I went with my family to the annual Ig Nobel Awards last night. The Ig Nobels, honoring scientific achievements "that cannot or should not be reproduced," are the brainchild of Marc Abrahams, editor of The Annals of Improbable Research, a humor magazine that is somehow related to the old Journal or Irreproducible Results. (AIR's free newsletter is quite funny.)
I'd been to an Ig Nobels about eight years ago and it is as studiously zany as ever, from the continuous fusillade of paper airplanes showering the stage to the ostensibly sweet 11 year old who serves as time monitor by repeating "Please stop. I'm bored" monotonously until the offender steps away from the microphone.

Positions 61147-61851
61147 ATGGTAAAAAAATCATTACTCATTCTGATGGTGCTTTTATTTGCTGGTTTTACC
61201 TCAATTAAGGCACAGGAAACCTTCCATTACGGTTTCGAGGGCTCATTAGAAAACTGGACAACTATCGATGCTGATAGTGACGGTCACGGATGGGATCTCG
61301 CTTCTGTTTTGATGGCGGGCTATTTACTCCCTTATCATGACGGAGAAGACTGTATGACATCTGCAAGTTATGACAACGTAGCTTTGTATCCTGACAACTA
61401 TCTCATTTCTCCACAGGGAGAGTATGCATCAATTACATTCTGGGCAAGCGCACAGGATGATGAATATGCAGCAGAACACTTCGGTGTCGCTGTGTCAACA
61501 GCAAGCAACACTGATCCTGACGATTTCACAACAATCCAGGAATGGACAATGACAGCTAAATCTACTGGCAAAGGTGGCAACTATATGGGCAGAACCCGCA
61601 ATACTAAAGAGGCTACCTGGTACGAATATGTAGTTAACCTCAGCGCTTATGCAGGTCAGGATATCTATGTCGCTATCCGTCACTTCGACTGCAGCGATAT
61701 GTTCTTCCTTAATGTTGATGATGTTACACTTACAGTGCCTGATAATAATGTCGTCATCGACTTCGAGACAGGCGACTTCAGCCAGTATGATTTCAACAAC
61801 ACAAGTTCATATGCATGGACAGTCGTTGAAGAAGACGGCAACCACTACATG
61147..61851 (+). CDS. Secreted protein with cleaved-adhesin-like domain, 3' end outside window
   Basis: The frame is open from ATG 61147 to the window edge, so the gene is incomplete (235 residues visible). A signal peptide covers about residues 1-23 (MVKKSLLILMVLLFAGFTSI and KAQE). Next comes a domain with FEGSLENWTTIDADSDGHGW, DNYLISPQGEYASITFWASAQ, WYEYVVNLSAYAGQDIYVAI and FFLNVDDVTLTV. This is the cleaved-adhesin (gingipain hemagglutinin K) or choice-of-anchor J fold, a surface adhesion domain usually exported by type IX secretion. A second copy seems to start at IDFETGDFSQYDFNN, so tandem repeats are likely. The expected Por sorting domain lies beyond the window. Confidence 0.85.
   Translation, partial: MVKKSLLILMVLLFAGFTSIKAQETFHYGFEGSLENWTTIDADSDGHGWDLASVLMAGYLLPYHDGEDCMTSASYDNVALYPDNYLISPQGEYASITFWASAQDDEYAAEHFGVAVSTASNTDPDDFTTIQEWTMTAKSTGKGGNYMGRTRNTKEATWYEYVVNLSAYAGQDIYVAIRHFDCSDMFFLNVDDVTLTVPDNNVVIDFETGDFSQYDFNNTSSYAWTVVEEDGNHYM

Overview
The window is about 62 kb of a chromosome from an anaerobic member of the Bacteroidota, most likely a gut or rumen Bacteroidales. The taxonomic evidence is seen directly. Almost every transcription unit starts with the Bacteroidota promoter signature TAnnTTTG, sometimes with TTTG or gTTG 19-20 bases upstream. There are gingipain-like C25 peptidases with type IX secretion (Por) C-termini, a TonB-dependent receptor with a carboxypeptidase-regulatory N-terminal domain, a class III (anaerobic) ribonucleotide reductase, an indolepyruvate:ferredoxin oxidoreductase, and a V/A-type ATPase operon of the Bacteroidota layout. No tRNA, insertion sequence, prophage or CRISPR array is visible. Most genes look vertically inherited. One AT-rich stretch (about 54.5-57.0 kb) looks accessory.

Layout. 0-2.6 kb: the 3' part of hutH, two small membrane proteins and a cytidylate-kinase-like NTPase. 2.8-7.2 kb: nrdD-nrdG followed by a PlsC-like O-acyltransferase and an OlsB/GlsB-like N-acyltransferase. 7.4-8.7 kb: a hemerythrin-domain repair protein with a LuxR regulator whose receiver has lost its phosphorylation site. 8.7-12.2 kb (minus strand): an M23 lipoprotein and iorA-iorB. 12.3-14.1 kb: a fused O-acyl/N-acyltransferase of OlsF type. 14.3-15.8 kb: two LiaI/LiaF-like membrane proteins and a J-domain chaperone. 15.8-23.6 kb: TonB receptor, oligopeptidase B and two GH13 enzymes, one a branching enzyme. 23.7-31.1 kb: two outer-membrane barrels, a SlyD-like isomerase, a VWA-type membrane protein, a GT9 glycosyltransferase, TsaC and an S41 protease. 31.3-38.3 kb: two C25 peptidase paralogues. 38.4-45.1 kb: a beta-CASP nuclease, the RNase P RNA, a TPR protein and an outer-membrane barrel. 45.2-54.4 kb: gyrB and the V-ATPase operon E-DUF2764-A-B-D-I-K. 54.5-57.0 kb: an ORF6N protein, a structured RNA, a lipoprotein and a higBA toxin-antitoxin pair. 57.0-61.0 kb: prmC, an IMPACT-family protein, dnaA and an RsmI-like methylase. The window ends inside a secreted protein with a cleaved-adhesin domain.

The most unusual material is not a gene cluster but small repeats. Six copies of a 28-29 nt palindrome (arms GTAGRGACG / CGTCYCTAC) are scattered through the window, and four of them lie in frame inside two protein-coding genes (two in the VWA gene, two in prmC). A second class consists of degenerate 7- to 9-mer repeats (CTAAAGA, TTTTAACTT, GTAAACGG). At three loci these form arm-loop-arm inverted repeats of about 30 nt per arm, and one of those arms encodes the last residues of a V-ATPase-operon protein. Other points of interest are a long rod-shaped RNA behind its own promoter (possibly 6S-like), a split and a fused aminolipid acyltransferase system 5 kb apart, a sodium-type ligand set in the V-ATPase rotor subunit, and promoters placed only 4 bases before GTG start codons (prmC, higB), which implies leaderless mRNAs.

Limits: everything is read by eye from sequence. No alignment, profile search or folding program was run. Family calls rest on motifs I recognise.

The awards themselves are very funny, and because they come from the scientific community — genuine Nobelists escort the winners to the lectern — they're not offensive the way Sen. Proxmire's Golden Fleece awards often were. The winners, who fly in from around the world at their own expense, are uniformly good natured as they deliver brief acceptance speeches that are typically pun-heavy as mocking slides are displayed behind them.
So, we had some laughs. But mainly I thought my family would enjoy the sudden immersion in the world of seriously geeky scientists at play. Entertainment or anthropology field trip? You be the judge.